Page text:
Indications: hypertension, including patients with left ventricular hypertrophy; diabetic nephropathy in type 2 diabetes mellitus, chronic heart failure (in patients ≥ 60 years) Due to its inhibition of urate transporter 1 it is the sartan of choice in gout.
Oral: usually 50 mg once daily (elderly over 75 years, moderate to severe renal impairment, intra-vascular volume depletion, initially 25 mg once daily); if necessary increased after several weeks to 100 mg once daily. However, there is some debate as to the benefit of increasing the dose from 50 mg to 100 mg. See the NLH Q&A Service answer Is there any evidence that increasing dose losartan from 50mg to 100mg reduces BP further? There is however some evidence that 150mg daily improves clinical outcomes in patients with heart failure compared to 50mg daily, in patients with heart failure and intolerance to ACE inhibitors. This is also consistent with work that suggests doses of losartan greater than 50mg daily has equivalent outcomes to candesartan in heart failure.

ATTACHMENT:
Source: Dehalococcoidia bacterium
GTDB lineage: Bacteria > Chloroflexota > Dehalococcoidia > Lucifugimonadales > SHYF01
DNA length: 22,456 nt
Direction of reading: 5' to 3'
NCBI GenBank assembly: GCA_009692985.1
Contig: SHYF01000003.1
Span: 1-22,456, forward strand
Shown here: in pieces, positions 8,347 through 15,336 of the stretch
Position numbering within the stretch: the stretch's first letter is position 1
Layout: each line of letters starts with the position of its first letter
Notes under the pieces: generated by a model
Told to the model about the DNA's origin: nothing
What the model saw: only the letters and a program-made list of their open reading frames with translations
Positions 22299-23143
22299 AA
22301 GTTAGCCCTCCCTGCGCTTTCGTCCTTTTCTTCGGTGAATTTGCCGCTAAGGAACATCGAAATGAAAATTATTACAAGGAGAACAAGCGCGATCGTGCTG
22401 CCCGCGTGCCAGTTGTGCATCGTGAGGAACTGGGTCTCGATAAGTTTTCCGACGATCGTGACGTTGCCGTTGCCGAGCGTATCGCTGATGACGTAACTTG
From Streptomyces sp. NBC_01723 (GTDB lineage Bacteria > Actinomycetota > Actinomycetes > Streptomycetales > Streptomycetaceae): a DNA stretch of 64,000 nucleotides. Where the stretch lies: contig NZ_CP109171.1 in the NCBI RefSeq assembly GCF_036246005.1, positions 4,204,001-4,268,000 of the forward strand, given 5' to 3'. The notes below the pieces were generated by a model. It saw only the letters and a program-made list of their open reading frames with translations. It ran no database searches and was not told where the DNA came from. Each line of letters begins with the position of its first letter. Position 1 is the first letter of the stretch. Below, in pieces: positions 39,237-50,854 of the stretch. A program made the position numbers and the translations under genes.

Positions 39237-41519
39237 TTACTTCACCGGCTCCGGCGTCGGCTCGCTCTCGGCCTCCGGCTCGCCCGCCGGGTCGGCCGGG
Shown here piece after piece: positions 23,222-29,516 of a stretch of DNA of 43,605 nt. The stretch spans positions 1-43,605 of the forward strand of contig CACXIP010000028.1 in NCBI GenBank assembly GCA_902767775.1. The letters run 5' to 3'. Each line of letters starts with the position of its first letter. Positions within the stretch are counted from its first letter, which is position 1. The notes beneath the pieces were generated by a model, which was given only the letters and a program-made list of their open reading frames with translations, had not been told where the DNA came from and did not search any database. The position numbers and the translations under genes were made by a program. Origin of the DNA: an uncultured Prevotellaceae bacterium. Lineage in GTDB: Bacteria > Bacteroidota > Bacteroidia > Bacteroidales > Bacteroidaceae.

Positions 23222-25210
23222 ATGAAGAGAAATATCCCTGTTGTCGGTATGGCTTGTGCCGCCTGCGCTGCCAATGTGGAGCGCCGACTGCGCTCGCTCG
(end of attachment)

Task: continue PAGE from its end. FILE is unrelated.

Diarrhoea, taste disturbance, cough, myalgia, asthenia, fatigue, migraine, vertigo, urticaria, pruritus, rash; rarely hepatitis, anaemia (in severe renal disease or following renal transplant), vasculitis (including Henoch-Schönlein purpura)
- ↑ Hamada T, Ichida K, Hosoyamada M, Mizuta E, Yanagihara K, Sonoyama K, Sugihara S, Igawa O, Hosoya T, Ohtahara A, Shigamasa C, Yamamoto Y, Ninomiya H, Hisatome I. Uricosuric action of losartan via the inhibition of urate transporter 1 (URAT 1) in hypertensive patients. American journal of hypertension. 2008 Oct; 21(10):1157-62.(Link to article – subscription may be required.)
- ↑ Svanström H, Pasternak B, Hviid A. Association of treatment with losartan vs candesartan and mortality among patients with heart failure. JAMA : the journal of the American Medical Association. 2012 Apr 11; 307(14):1506-12.(Link to article – subscription may be required.)